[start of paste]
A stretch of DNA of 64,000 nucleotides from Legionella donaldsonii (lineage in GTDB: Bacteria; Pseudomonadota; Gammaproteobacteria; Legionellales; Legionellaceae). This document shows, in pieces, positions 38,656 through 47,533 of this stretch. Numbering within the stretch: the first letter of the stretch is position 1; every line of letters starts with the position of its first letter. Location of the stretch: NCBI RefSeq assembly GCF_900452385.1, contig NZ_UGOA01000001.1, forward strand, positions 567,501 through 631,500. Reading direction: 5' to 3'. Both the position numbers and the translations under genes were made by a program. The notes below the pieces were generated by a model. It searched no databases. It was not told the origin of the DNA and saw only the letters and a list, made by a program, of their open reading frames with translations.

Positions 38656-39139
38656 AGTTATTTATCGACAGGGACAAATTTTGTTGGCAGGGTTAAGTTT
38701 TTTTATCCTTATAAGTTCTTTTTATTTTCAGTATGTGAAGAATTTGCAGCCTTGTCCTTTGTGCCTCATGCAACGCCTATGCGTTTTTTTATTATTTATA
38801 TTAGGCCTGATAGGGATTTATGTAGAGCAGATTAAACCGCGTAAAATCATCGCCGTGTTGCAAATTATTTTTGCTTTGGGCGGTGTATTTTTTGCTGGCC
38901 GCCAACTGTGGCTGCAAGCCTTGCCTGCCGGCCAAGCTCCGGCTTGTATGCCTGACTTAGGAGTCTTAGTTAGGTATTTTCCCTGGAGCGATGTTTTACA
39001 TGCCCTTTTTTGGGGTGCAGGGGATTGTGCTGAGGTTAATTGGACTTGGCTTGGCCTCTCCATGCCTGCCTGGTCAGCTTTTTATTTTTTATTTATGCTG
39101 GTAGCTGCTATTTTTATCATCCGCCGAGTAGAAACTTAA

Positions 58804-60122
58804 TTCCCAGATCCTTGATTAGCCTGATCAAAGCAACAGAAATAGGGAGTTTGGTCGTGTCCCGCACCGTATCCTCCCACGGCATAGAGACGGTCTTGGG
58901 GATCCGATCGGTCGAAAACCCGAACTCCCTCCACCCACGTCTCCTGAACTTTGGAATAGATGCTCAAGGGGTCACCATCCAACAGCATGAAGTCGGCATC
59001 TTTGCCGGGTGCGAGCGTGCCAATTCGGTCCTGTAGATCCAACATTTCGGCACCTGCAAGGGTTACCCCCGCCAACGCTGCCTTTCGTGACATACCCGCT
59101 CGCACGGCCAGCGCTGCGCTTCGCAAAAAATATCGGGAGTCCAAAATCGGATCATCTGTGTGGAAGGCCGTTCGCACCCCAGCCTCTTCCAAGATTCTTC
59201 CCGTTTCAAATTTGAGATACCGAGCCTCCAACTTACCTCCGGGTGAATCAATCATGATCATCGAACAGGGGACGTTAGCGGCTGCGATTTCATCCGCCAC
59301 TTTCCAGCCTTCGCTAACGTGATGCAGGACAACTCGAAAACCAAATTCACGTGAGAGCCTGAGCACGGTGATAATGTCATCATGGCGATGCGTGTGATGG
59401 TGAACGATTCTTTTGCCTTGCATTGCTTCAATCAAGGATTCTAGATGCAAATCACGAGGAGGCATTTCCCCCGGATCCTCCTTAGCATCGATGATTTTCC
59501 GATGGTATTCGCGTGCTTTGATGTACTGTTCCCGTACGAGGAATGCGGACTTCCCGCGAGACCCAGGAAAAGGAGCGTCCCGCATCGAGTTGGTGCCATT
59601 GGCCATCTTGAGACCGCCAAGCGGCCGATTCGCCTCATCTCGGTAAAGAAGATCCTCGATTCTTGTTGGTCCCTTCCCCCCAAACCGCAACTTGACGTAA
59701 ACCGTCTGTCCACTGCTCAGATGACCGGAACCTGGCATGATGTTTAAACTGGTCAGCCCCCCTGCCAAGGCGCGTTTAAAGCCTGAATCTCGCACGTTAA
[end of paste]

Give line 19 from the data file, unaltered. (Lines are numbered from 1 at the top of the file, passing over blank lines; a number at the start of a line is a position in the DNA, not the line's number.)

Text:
59701 ACCGTCTGTCCACTGCTCAGATGACCGGAACCTGGCATGATGTTTAAACTGGTCAGCCCCCCTGCCAAGGCGCGTTTAAAGCCTGAATCTCGCACGTTAA